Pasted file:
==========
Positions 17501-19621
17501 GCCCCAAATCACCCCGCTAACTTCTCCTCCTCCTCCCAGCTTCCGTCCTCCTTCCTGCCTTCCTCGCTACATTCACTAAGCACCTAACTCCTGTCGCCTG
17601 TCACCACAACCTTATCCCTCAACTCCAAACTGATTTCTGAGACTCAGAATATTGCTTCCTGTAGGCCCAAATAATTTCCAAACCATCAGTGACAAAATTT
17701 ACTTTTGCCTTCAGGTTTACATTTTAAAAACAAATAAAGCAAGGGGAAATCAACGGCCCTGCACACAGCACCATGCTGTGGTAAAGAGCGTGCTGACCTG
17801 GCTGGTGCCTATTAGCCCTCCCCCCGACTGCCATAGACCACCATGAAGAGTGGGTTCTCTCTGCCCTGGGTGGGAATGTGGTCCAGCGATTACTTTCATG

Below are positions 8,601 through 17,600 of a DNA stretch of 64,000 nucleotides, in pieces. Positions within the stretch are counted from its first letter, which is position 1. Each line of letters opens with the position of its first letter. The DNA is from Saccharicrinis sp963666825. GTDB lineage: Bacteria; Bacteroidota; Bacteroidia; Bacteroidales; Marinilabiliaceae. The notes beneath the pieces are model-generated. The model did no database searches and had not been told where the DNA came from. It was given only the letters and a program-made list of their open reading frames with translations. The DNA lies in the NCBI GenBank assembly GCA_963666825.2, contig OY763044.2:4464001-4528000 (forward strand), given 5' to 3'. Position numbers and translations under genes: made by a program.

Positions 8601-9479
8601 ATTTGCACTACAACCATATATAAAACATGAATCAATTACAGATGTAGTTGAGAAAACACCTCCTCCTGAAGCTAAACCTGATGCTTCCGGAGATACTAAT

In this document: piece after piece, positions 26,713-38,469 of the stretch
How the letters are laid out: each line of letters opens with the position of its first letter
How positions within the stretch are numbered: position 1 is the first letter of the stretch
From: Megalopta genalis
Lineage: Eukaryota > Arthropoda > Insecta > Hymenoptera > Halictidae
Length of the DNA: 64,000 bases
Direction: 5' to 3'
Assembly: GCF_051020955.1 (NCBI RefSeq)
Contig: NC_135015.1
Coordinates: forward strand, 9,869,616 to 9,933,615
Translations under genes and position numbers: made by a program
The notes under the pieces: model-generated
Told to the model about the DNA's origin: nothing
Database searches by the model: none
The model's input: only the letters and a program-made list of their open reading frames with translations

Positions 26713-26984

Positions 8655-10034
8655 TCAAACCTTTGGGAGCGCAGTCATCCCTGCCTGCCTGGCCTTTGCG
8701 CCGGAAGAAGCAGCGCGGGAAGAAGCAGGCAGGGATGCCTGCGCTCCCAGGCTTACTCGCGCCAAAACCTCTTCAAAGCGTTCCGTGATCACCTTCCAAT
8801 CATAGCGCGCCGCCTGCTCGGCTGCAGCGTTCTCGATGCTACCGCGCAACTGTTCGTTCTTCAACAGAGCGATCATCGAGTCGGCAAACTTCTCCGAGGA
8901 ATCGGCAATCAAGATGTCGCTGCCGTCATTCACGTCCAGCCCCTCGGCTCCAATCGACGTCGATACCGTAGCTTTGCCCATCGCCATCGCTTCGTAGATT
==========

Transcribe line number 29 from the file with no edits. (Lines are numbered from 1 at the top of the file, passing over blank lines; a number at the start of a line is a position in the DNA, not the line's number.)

8901 ATCGGCAATCAAGATGTCGCTGCCGTCATTCACGTCCAGCCCCTCGGCTCCAATCGACGTCGATACCGTAGCTTTGCCCATCGCCATCGCTTCGTAGATT